Regional Connectivity Challenges Symposium: Building Resilience for a Safer, Connected Future in New South Wales

In the aftermath of natural disasters that have wreaked havoc across regional New South Wales in recent years, the Regional Connectivity Challenges Symposium was held at the Lismore campus of Southern Cross University on the 26th and 27th of September 2023. Hosted by the Connectivity Innovation Network (CIN) in collaboration with the NSW Smart Sensing Network (NSSN), the symposium brought together experts, first responders, and local and government representatives to discuss the challenges of building and maintaining connectivity in times of crisis.

The devastating 2022 floods were the highest on record for the Northern Rivers region, with Lismore particularly affected. Southern Cross University was a major community support during the event; hosting medical services, local schools, and creating a local business hub when the CBD went underwater. The Regional Connectivity Challenges Symposium was able to draw on this local expertise by taking place right in the heart of the region at Southern Cross University’s Lismore campus.

The symposium drew a diverse audience of over 50 attendees and featured a line-up of speakers, from those who worked on the front lines during the crisis, to changemakers in the disaster sensing space. Featuring speakers from: Southern Cross University, NSW Smart Sensing Network, Resilient Lismore, Lismore City Council, The Channon Resilience Inc, CREST Northern Rivers, Elands Community Fire Response, NSW Telco Authority, NSW Treasury, Richmond Police District, NSW RFS (Rural Fire Service) NSW SES, Fire & Rescue NSW, Essential Energy, nbn Co., and Northern NSW Telstra  

The event was structured around four thematic sessions: 

Local Voices: Engaging with the perspectives and experiences of residents and organisers to ensure that solutions are community driven. 

First Responders: Shining a spotlight on the challenges faced by those on the frontlines of disaster response and the technologies needed to support their efforts. 

Restoration: Exploring strategies for post-disaster recovery and the creation of resilient communities. 

Emerging Solutions: Showcasing innovative research and technologies that can address pressing challenges in sensing for disasters. 

Special recognition goes to the local representatives who provided invaluable insights into the challenges faced by regional communities; Annie Kia, Elly Bird, Greg Hall, and John Miller. 

The discussions at the symposium yielded valuable insights, which will be summarised and shared with the community in the coming weeks.

Some of the key takeaway messages include the following: 

  • Communications infrastructure including energy supply needs to be disaster-ready 
  • Rapidly deployable comms systems such as large area WiFi and Cells on Wheels (CoW)  are needed when existing infrastructure is destroyed 
  • Situation awareness is an operational and social necessity 

Transparency of real-time data, and close working relationships between local on-the-ground organisers, first responders and telco operators were found to be key to preparing and planning for future climate disasters. 

Following the symposium, CIN and NSSN will be announcing calls for proposals, offering funding of up to $150,000 for projects related to sensing for disaster management. Further details and a timeline for this initiative will be provided next week. The dedicated funding from CIN and NSSN will expedite projects focused on sensing for disaster management, resulting in more intelligent and efficient disaster prevention and crisis management.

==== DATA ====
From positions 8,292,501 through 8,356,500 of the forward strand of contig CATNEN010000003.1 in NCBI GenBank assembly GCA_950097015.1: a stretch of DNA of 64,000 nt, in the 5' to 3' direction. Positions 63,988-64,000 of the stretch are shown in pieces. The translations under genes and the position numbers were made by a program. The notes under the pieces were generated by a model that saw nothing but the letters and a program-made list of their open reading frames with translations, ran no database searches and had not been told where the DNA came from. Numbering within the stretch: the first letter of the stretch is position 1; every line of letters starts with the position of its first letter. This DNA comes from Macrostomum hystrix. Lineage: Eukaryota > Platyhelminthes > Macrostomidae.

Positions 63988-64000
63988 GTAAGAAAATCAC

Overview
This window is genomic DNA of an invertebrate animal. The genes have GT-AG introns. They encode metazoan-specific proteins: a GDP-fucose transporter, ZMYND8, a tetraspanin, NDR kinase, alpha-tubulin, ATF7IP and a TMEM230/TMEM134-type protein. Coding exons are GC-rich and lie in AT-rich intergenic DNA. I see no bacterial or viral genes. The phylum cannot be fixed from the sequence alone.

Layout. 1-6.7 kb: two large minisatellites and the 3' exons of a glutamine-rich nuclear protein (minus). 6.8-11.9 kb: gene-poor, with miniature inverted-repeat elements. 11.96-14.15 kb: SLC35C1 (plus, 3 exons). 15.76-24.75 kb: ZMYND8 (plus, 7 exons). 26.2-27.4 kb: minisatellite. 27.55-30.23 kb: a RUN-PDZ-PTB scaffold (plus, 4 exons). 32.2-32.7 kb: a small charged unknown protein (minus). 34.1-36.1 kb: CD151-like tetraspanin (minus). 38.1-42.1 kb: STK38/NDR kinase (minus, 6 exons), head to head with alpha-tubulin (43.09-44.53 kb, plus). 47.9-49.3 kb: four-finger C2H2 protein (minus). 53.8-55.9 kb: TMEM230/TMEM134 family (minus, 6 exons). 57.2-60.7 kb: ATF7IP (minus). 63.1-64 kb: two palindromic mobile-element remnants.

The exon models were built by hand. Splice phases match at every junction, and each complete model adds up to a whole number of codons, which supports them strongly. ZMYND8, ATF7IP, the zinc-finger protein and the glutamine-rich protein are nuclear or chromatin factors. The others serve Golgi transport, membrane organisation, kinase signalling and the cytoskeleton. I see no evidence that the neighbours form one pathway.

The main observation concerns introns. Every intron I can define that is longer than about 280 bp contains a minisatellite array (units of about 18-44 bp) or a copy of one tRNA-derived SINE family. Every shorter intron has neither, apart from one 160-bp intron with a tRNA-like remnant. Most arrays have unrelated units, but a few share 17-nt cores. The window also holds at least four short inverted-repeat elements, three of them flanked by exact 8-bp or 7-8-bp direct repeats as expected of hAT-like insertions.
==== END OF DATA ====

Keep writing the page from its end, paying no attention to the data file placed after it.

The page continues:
Keep up to date with Connectivity Innovation Network’s future events, projects and calls for proposals by following on LinkedIn, and joining the mailing list. 

The Regional Connectivity Challenges Symposium has laid a solid foundation for addressing the critical issues of connectivity and disaster response in regional New South Wales. Through collaboration, innovation, and community involvement, the CIN is committed to making a lasting impact on the region’s resilience and preparedness for the future. 


Regional Connectivity Challenges Symposium full list of speakers: 

Paul Barnes – Director IT Operations & Communications, Fire & Rescue NSW  

Elly Bird CEO, Resilient Lismore and Councillor on Lismore City Council  

Michael Brett – Chief Superintendent, Area Commander, North Eastern Area Command, NSW RFS  

Jamie Caldwell – Director Energy Operations, Office of Energy and Climate Change, NSW Treasury  

Prof Jay Guo – CIN Technical Director  

Greg Hall – Elands community fire response, communications researcher, amateur radio operator, CREST member  

Nicholas HaskinsCOO New South Wales Smart Sensing Network (NSSN)  

Jim Henry – Head Network Operations & Emergency Management, NSW Telco Authority  

Joanna Jones – Superintendent, Commander North Eastern Zone, NSW SES  

Annie Kia – The Channon Resilience Inc, Coordinator of Terania-Keerrong Flood Safety project  

Prof Damien Maher – Southern Cross University 

Michael Marom – Regional Lead, Northern NSW Telstra  

John Miller – Deputy Captain – CREST Northern Rivers, member – North East Zone SES Capability Unit  

Stephen McRobert – Director ICT, Chief Information Officer NSW SES  

Paul McWilliam – Operations Manager, Essential Energy  

Dr Ian Oppermann – Director CIN  

Cameron Scott National Emergency Manager, nbn Co.  

Prof Mary Spongberg – Deputy Vice-Chancellor Research & Academic Capability, Southern Cross University 

Greg Swindells – Zone Commander, NSW SES  

Scott Tanner – Superintendent, Richmond Police District 

Dr Feifei Tong – Senior lecturer, Southern Cross University